Report by Daniel Mortlock:
Just as was the case yesterday, our greatest achievement today was getting a game. The ARM management and various of our own players sent plenty of gentle enquiries about whether the fixture would be going ahead, although the underlying message was always the same: surely you can't seriously think we'll be playing? And yet that's just what we did, with Fitz bathed in sunshine for the most part and the wicket once again playing true.
The was also the lesser miracle that we put out a full eleven, a fact which can largely be traced back to Matt "The Messiah" Samson, who in the end contributed precisely one third of today's side. The more mathematically atuned - or just plain pedantic - of you might at this point object that you can't have a third of an eleven, and you'd be right. But you can have a third of a twelve and, thanks to the confusing flurry of Facebook messages and e-mails, that's what we ended up with. Indeed, it could have been a thirteen after Matt's University game was cancelled, but in the end he endured the tragedy of sitting at home doing nothing while the players he'd acquired ran around in the afternoon sun.
Which is what, after losing the toss again, we were obliged to do. Initially, at least, we did this rather well as Ben Stone (1/14 on Remnants debut), Daniel Mortlock (0/6, and not quite on debut) and Kaustav Dutta (0/15, again on debut) combined to restrict ARM to just 36/1 off their first 6 (eight-ball overs). The clear star here was Ben, who sent down three overs of out-swingers at good pace, with the result that we moved more and more fielders into the off-side cordon; for the final ball of his spell we had a nine-man slips cordon (something even Ben's brother Olly mightn't have earned on his way to taking 8/80 for Warwickshire against Sussex a few weeks ago).
Things slipped a little after that as ARM tripled their total in the second half of their innings. Faruk Kara (1/19), Seth Aycock (1/22), Alec Armstrong (2/21) and Nathan Wright (1/8) all got wickets, but the runs - and particularly the boundaries - came more often than we'd have liked. ARM's final total of 109/7 might have looked like the bowling side had won the day; but with the sun setting and the grass getting dewy it was far from clear that would be the final result.
Initially, our pursuit of ARM's total was a study of contrasts, as Temoor Khan picked up from where he left off last night, caressing several effortless boundaries, while John Young looked solid but struggled to get the ball off the square. Temoor seemed set to reach the retirement score of 25 before John got off the mark, and would have but for the fact that John was bowled (for 0 off 12 balls) one delivery before Temoor was called in on 26* off 18 balls. Still, the net result of these contrasting innings is that we were doing okay . . . until ARM wrested control of the match during the middle third of our innings, primarily through some superb swing bowling by their captain Adnan Khan, who took 3/10 from his 3 (eight-ball) overs. Only Chris Badger (10 off 16 balls) made it to double figures during this phase of the game, and after 9 overs we were in big trouble at 53/4, with 57 more runs needed from just 32 balls.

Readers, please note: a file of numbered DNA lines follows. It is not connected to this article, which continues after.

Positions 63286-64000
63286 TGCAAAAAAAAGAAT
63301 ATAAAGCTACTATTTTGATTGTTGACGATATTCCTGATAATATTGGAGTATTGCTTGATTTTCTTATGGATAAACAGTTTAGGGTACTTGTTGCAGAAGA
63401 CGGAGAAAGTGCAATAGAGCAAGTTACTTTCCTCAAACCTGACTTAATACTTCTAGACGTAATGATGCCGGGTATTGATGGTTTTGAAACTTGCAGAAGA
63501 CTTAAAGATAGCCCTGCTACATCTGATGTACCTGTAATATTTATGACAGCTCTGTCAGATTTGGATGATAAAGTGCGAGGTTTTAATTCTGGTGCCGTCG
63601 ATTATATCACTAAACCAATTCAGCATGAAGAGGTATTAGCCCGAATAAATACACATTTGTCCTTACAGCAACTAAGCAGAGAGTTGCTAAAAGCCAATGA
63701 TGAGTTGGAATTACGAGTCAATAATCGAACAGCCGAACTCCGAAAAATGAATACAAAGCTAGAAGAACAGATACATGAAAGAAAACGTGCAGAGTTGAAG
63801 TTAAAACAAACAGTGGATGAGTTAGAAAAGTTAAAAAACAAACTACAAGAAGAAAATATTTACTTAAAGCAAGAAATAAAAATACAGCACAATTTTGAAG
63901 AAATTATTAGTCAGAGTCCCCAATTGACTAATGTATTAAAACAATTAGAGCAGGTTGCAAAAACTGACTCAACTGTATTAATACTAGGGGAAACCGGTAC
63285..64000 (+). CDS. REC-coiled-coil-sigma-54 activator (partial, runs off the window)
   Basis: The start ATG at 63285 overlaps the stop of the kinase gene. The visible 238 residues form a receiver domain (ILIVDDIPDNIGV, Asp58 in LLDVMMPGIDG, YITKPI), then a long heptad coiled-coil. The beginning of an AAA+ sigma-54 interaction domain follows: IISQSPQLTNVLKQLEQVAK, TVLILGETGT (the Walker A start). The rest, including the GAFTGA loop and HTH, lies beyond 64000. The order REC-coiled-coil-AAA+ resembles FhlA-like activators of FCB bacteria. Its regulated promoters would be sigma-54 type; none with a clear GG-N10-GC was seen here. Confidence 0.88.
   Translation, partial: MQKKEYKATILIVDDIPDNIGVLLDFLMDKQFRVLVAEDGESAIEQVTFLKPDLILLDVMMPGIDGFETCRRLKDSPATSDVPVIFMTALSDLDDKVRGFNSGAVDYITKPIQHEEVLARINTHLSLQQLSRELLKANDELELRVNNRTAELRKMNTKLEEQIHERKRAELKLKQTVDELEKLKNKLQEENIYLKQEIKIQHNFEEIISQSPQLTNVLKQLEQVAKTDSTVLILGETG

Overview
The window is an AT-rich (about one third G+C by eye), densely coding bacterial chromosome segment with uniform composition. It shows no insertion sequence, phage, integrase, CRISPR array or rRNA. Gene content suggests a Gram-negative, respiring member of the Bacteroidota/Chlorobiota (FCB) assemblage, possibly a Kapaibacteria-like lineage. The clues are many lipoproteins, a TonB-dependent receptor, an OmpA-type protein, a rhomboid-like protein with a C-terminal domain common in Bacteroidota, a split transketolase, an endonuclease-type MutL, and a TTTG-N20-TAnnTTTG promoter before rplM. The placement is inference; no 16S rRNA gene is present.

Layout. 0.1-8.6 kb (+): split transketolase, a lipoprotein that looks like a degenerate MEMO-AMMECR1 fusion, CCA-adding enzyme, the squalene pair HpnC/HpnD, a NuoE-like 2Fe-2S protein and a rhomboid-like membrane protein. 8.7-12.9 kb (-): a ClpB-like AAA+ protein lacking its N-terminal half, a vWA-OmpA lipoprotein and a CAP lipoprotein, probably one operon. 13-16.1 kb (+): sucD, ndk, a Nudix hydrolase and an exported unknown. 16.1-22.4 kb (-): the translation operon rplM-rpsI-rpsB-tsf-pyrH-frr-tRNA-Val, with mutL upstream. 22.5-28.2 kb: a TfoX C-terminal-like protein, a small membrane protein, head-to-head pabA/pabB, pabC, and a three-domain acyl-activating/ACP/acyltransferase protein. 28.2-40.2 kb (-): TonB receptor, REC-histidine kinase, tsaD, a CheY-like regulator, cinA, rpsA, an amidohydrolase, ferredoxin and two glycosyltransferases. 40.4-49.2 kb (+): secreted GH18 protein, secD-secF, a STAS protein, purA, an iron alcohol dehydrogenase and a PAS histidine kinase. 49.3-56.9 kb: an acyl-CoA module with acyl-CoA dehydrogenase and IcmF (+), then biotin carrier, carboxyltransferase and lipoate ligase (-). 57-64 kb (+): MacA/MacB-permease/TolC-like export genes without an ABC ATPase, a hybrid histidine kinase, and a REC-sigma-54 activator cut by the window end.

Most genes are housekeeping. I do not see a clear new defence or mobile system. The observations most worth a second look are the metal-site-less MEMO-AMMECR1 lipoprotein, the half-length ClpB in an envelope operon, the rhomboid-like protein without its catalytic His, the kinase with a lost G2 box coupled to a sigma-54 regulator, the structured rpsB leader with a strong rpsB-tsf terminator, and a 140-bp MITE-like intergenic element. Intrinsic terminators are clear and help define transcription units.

Kaustav Dutta and Kanwar Singh (also on Remnants debut) survived Adnan's spell, but the fact that they were both 3* off 10 balls at this stage shows how difficult it was to score. And even if they maybe hadn't properly played themselves in, they were still in, and that meant a chance to have one final crack at the target against new bowlers. A couple of boundaries and a few well-run twos - every time it looked like they might be in trouble the throw from the outer was off line or the take was fumbled - meant that we were still a technical chance, and we found ourselves needing 19 runs from the last 8 balls:
We all streamed onto the field to congratulate our new heroes and sympathise with the ARM players - we know the pain of a final ball loss, Remnants having suffered that fate on 18 occasions - and then retire to the bar. An obvious potential topic of discussion was who should be the player of the match, with plenty of candidates in such an even contest. Either of the retired batsmen (Ankit? for ARM; Temoor for us) would be a candidate, although the retirement rule effectively nullifies the chance of batsmen dominating the game - no bad thing, given how often player of the match award in limited overs cricket simply goes to the batsman who made the highest score. Ben's opening spell for us was great and put us in an early ascendancy, although it would be hard to argue that it was better than Adnan's spell that all but won the game for ARM. The "all but" is critical, however, and the result ended up being decided by our middle order trio of Kaustav, Kanwar and Seth. At which point a pattern starts to emerge: Ben, Kaustav, Kanwar and Seth's efforts meant that Remnants first-timers dominated the game, taking 2/51 from 7 overs and then scoring 56 off 41 balls for once out, to say nothing of a catch and stumping. And, since they were all recruited in the same way, you've presumably now worked out that the non-existent player of the match award clearly has to go to Matt Samson, even though he never even made it to the ground.